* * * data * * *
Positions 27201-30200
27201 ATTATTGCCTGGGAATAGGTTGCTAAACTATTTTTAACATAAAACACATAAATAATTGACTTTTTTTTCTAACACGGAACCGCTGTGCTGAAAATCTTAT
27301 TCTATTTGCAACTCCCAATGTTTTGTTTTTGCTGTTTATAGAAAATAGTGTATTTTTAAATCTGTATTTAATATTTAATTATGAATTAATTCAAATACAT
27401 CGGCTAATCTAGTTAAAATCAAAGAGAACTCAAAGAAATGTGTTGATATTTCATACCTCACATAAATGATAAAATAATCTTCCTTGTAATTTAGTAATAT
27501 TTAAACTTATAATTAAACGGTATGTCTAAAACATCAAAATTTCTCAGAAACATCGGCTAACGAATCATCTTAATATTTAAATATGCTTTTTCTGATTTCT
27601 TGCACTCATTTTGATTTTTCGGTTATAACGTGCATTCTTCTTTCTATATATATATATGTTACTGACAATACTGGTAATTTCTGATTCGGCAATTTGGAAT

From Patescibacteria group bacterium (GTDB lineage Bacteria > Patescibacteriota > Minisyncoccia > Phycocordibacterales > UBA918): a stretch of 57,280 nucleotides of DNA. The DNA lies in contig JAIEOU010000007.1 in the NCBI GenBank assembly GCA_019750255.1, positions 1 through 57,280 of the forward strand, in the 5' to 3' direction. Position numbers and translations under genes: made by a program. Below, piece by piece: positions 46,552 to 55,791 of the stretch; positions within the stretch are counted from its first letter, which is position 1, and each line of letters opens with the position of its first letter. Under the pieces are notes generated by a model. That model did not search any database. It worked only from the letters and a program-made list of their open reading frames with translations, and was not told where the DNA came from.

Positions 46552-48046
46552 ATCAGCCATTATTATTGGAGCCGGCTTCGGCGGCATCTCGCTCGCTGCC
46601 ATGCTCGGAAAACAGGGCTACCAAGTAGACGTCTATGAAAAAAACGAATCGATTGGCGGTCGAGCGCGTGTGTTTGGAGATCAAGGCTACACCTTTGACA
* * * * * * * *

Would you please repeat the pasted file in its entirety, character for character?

Positions 27201-30200
27201 ATTATTGCCTGGGAATAGGTTGCTAAACTATTTTTAACATAAAACACATAAATAATTGACTTTTTTTTCTAACACGGAACCGCTGTGCTGAAAATCTTAT
27301 TCTATTTGCAACTCCCAATGTTTTGTTTTTGCTGTTTATAGAAAATAGTGTATTTTTAAATCTGTATTTAATATTTAATTATGAATTAATTCAAATACAT
27401 CGGCTAATCTAGTTAAAATCAAAGAGAACTCAAAGAAATGTGTTGATATTTCATACCTCACATAAATGATAAAATAATCTTCCTTGTAATTTAGTAATAT
27501 TTAAACTTATAATTAAACGGTATGTCTAAAACATCAAAATTTCTCAGAAACATCGGCTAACGAATCATCTTAATATTTAAATATGCTTTTTCTGATTTCT
27601 TGCACTCATTTTGATTTTTCGGTTATAACGTGCATTCTTCTTTCTATATATATATATGTTACTGACAATACTGGTAATTTCTGATTCGGCAATTTGGAAT

From Patescibacteria group bacterium (GTDB lineage Bacteria > Patescibacteriota > Minisyncoccia > Phycocordibacterales > UBA918): a stretch of 57,280 nucleotides of DNA. The DNA lies in contig JAIEOU010000007.1 in the NCBI GenBank assembly GCA_019750255.1, positions 1 through 57,280 of the forward strand, in the 5' to 3' direction. Position numbers and translations under genes: made by a program. Below, piece by piece: positions 46,552 to 55,791 of the stretch; positions within the stretch are counted from its first letter, which is position 1, and each line of letters opens with the position of its first letter. Under the pieces are notes generated by a model. That model did not search any database. It worked only from the letters and a program-made list of their open reading frames with translations, and was not told where the DNA came from.

Positions 46552-48046
46552 ATCAGCCATTATTATTGGAGCCGGCTTCGGCGGCATCTCGCTCGCTGCC
46601 ATGCTCGGAAAACAGGGCTACCAAGTAGACGTCTATGAAAAAAACGAATCGATTGGCGGTCGAGCGCGTGTGTTTGGAGATCAAGGCTACACCTTTGACA